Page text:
Program has faced opposition from the outset, including from credit union groups, and has struggled to gain real traction.
The U.S. Postal Service (USPS) argued this week that the controversial pilot program it is operating is not a test of postal banking and therefore, it is not illegal.
Currently being carried out in four locations, the pilot program allows a consumer to cash a paycheck up to $500 in exchange for a gift card. However, few people have taken advantage of the service.
“For more than a decade, the Postal Service has been authorized to sell Gift Cards as a competitive postal service, [similar] to its sale of greeting cards and stationery that are often mailed along with gift cards,” USPS said in documents filed with the Postal Regulatory Commission (PRC).
The commission has been soliciting opinion on the legality of the program, with the deadline for comments coming this past Thursday. In requesting the comments, the PRC is asking whether the program is a non-postal product. If it is, it must be ended, the commission stated.
The USPS contends that whether customers pay in cash or in some other way, they still are purchasing a gift card that is permitted under federal law.
Political Reaction to the Pilot
House Republicans have told the commission they believe the project is an unauthorized new program that violates federal law. House Democratic appropriators, on the other hand, want the program to be expanded and for the USPS to test other products such as surcharge-free automated teller machines and check-cashing services.
The American Postal Workers Union, which represents postal employees, is supporting the program and is ensuring that its employees are properly trained in selling the gift cards.
The union also is a supporter of postal banking in general and is a member of the Campaign for Postal Banking, a coalition of postal banking advocates. In its comments, the union said the project the USPS is testing is not postal banking and therefore, it should not be terminated.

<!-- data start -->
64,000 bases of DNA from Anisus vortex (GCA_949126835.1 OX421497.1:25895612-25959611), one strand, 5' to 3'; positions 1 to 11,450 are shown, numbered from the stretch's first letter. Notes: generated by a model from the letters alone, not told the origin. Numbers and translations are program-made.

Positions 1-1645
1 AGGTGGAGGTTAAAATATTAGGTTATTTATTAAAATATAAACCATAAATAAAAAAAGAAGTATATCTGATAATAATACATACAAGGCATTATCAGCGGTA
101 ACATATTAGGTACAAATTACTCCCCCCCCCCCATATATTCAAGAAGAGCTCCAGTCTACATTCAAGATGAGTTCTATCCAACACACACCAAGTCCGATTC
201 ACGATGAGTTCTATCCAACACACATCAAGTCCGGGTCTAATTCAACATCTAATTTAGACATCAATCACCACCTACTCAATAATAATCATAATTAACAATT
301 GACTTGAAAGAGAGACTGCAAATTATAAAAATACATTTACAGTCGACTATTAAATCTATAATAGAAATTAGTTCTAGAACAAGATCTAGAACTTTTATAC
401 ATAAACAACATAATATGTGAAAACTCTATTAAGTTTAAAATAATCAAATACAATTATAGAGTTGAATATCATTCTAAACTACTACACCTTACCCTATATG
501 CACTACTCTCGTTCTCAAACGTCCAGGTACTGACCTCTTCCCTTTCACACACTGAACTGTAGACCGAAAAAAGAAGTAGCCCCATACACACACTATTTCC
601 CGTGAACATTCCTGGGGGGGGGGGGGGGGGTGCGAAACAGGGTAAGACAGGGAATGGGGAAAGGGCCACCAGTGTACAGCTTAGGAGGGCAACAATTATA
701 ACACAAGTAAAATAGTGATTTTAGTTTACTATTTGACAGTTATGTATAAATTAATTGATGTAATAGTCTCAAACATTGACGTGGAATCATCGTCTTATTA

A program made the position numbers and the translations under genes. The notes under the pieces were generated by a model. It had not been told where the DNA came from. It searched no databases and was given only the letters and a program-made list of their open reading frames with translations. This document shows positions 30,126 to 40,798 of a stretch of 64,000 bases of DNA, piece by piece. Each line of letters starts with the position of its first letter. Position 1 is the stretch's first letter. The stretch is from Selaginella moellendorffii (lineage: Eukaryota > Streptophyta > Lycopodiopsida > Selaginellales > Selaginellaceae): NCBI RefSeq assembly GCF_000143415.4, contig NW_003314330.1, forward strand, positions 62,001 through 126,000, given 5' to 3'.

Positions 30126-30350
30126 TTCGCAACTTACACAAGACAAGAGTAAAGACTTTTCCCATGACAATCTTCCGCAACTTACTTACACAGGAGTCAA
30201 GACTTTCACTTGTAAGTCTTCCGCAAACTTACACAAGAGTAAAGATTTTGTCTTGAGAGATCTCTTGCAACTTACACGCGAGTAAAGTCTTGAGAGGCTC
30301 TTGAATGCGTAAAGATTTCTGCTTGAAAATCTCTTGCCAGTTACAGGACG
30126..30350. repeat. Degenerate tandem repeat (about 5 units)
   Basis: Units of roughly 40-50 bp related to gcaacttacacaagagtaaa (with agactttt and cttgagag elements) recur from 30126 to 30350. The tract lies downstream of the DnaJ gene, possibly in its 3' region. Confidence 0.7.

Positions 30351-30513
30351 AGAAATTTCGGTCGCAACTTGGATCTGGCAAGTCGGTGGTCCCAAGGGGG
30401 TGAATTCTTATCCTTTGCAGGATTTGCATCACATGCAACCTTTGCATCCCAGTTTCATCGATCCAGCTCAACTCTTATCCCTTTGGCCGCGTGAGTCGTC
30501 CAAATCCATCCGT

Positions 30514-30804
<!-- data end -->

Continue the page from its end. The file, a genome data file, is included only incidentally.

Credit Union and Banking Groups in Opposition
Not everyone agrees. While no credit union groups are listed as having submitted comments, they are opposed to the pilot and have said that it is not legal.
A comment from the American Bankers Association (ABA) told the commission that it agrees the pilot is not a postal product and that it should be terminated.
“The Postal Service has not offered any evidence to suggest that the Postal Service’s entry into this market is necessary to satisfy unmet consumer demand,” the ABA commented.
The trade group said there are other avenues for consumers to access banking services, including from traditional depository institutions, adding that many financial institutions offer checking accounts with low or no monthly maintenance fees.
“This creates a more sustainable pathway to inclusion than encouraging consumers to find piecemeal solutions outside of the security of an insured depository institution,” the ABA stated.
Further Questions About Legality
Two groups that represent companies that use the USPS for business told the commission the pilot violates federal law.
“It is clear that the Postal Service is trying to have it both ways; cultivating an impression that a new service is available, while relying on a technicality to avoid necessary Commission oversight,” the Association for Postal Commerce commented.
A company that provides services for commercial mailers also called on the commission to end the project.
“A folksy aphorism holds that ‘if it walks like a duck, quacks like a duck, and looks like a duck, then it’s a duck,’” said Leo Raymond of Mailers Hub LLC. “Accordingly, what the Postal Service offered in its pilot operated like a check cashing service, was presented to customers as a check cashing service, and served the purpose of a check cashing service; therefore, it was a check cashing service.”